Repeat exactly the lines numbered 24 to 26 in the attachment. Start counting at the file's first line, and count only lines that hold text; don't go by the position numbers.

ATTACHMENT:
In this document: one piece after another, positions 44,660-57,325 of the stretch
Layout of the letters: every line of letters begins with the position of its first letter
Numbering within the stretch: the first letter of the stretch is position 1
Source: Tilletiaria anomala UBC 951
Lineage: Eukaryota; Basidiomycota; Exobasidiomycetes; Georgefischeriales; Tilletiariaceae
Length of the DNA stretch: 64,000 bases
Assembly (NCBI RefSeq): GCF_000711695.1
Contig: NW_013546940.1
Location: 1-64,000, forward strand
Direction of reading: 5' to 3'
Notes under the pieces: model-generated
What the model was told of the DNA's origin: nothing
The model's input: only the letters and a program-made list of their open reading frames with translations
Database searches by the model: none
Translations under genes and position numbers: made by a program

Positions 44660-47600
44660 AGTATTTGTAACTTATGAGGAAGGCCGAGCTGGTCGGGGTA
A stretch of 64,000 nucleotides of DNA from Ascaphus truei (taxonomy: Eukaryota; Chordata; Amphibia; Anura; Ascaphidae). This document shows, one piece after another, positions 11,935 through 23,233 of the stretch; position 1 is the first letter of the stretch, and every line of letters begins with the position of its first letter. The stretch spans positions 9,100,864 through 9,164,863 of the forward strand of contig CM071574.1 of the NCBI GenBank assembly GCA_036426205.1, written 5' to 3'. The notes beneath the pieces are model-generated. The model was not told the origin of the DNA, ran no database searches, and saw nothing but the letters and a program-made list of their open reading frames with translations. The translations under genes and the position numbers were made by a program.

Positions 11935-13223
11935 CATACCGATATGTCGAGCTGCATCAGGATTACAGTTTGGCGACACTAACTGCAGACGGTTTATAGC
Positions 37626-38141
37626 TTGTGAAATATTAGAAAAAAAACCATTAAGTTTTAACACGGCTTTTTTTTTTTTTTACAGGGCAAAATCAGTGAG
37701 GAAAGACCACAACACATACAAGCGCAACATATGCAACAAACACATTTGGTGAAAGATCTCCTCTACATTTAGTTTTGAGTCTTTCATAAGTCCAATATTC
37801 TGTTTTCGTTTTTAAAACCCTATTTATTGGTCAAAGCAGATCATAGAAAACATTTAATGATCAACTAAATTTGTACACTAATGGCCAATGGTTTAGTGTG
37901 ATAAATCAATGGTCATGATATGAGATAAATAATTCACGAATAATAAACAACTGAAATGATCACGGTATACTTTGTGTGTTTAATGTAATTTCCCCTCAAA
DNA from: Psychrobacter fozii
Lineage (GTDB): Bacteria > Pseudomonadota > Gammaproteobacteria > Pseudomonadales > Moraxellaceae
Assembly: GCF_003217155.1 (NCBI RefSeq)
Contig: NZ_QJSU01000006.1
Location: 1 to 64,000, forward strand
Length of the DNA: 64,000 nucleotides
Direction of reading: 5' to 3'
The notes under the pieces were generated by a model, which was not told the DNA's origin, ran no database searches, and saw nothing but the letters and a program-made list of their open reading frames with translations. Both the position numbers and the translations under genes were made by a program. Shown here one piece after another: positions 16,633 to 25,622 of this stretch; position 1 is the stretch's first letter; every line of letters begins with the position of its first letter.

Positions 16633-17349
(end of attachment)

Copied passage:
37801 TGTTTTCGTTTTTAAAACCCTATTTATTGGTCAAAGCAGATCATAGAAAACATTTAATGATCAACTAAATTTGTACACTAATGGCCAATGGTTTAGTGTG
37901 ATAAATCAATGGTCATGATATGAGATAAATAATTCACGAATAATAAACAACTGAAATGATCACGGTATACTTTGTGTGTTTAATGTAATTTCCCCTCAAA
DNA from: Psychrobacter fozii